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Stepping Stones / May 2015 | Arts & Activities
10
May 2015

Stepping Stones / May 2015

Stepping Stones / May 2015

Stepping Stones is a monthly column that breaks down seemingly daunting tasks into simple, manageable “steps” that any art educator can take and apply directly to their classroom. Stepping Stones will explore a variety of topics and share advice for art-on-a-cart teachers and those with art rooms.


CREATING A MISSION STATEMENT by Heidi O’Hanley

As a teacher, you should have specific goals in mind for your students to achieve, and as a school, a mission statement helps give meaning to student learning. As a team, you and your art colleagues should be open to defining your department’s mission how to share that mission with your students, colleagues, parents, and community.

For years, our department didn’t think to have a mission statement in place. Our group knew what had to be done, what standards to follow, and what the district expected of us with our lessons, assessments, and community engagement. When we were asked to present to our district how the arts played a part in our district’s mission, we were determined to have a set statement in place that tied in with our district’s mission and reflected how important we were within our district’s core curriculum. After our presentations, we had wonderful reviews, plus teachers in attendance were communicating more on how they could incorporate more visual art into their own classes.

1. What is a mission statement? A mission statement is a declaration of the core purpose of your program that remains unchanged over time. You can include your department’s reason for existing, and your intended overall goal. Your mission statement should assist in guiding the actions of your art team, such as providing a path for an overall goal. Your mission statement should tell the public what your core intent is in educating the students within your community and how the arts play an important part in a child’s development.

2. Why have a mission statement? Without a mission statement, your department may not be taken as seriously as you would hope. Your students may not see the purpose of having an art class, and your parents could possibly just see you as “one of the side classes,” meaning not as important as the core classes.

As the advocate for the arts in your schools and district, you need to shine your light and share why we are there and why the arts are important in a students’ education. According to Jessica Balsley from The Art of Education, “Leaders need a mission. Teachers are leaders. It would only make sense for teachers to have a mission for their work.”

When parents and community members visit a school website, they want to see right away how the school plans on making the future generation model citizens and creative innovators. In the top of any school page you visit, the first thing you see is the mission statement. If you have a Web page of your own, why not share your intended purpose for advocating for the arts in your classes?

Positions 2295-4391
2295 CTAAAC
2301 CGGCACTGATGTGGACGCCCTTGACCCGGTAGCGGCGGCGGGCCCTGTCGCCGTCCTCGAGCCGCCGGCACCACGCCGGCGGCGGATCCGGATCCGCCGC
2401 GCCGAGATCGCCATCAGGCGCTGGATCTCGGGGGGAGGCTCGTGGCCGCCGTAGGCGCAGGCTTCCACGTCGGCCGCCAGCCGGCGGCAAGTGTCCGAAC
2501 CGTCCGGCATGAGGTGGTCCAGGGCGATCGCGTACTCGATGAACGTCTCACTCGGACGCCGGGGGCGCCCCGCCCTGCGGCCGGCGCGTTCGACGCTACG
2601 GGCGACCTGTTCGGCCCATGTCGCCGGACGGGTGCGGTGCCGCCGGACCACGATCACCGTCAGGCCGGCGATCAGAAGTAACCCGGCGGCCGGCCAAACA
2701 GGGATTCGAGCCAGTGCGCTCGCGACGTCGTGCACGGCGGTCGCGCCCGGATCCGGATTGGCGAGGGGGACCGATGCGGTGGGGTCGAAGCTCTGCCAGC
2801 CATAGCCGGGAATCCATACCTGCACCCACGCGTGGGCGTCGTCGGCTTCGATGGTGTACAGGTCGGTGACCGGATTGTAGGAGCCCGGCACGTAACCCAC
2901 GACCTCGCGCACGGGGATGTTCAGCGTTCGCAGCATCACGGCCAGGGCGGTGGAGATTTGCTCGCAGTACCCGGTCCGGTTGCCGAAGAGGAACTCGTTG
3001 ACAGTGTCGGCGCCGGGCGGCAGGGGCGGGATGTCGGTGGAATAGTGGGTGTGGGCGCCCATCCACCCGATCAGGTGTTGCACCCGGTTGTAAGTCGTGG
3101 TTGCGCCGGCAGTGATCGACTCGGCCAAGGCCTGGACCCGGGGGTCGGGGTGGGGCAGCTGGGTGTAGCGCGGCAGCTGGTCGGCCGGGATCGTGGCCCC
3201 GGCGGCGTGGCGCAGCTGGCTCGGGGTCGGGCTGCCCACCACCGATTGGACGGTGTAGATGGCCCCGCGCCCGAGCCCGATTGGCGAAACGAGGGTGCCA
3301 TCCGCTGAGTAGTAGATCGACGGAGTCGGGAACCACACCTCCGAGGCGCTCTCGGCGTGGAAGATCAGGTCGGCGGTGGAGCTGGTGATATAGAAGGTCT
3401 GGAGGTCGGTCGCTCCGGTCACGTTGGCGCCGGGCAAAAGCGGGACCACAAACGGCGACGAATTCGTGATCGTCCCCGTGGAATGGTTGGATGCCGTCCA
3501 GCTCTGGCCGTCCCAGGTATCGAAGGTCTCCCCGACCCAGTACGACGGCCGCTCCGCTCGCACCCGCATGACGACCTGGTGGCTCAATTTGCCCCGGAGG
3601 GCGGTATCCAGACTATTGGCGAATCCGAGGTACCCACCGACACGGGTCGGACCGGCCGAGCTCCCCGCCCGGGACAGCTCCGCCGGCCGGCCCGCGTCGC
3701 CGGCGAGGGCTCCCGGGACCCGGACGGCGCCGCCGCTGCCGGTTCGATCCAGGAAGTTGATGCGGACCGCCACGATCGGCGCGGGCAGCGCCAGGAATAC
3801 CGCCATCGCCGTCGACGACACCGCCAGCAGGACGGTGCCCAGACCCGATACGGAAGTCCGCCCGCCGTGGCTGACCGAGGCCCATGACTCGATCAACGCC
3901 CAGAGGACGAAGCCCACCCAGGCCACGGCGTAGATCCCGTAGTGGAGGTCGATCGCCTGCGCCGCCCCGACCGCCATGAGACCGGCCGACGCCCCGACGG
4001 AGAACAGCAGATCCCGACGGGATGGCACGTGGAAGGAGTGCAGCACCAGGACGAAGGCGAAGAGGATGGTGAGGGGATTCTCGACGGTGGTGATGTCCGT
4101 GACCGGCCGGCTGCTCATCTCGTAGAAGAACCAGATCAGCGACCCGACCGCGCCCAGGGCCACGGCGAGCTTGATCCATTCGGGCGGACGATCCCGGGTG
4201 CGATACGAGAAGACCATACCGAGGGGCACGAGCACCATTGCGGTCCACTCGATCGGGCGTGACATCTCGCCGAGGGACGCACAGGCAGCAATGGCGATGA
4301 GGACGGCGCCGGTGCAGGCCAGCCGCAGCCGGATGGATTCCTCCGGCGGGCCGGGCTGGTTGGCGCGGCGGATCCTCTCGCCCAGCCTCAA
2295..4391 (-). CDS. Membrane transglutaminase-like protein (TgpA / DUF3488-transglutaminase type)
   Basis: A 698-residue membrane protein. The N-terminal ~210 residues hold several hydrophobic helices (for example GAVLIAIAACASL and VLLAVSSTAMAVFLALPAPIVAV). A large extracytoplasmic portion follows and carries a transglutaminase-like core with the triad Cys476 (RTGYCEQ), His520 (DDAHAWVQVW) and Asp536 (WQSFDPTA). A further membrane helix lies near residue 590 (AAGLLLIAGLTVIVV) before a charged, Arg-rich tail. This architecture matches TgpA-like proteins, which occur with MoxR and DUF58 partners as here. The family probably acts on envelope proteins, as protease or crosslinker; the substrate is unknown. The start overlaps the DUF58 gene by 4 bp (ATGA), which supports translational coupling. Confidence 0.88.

3. What should I include in an art department mission statement? Begin with these five basic questions that define your mission:

1. Who are the teachers in your department?

2. What do you do in your classes?

3. How do you deliver the instruction?

4. Whom do you deliver instructions to?

5. What value are you bringing to your students?

Once you have answered those questions, combine your answers into a few sentences that define your mission. For example, for the first sentence you may say, “The Indian Springs School District art department teaches visual literacy skills with the intention of preparing our students for a lifetime of creativity.” That sentence answered who we were, what we do, whom we delivered instruction to, and what value we brought to our students within a short span of words.

If you want to dive further into what it is that you teach and how your lessons further develop a child’s progress, consider going more into detail of why you teach the visual arts. Do you assist students in becoming critical and creative thinkers and problem solvers? Do these skills help students make personal or professional choices to become successful? Do your projects assist in improving physical development, such as fine motor skills and craftsmanship? Do you incorporate cultural awareness and social-emotional learning goals? Take a sentence or two to describe how the arts are important in a child’s education.

4. How do I share our mission statement? Once you have your mission statement created, share it anywhere that your art department is advertised. If your school or district has a webpage, add your mission to the top of your page if one is created, or ask if you can add a page for the art department. Do you manage a blog or a school-based page on social media? Be sure to add your mission statement to any page created. Any viewers that visit your sites will know that you have a mission in place and determination to have students reach their academic goals.

For those teachers who have their mission in place, thank you for being leaders in art education! 


Arts & Activities Contributing Editor, Heidi O’Hanley (NBCT) teaches elementary art for Indian Springs School District #109, in the Greater Chicago Area. Visit her blog at www.talesfromthetravellingartteacher.blogspot.com

 
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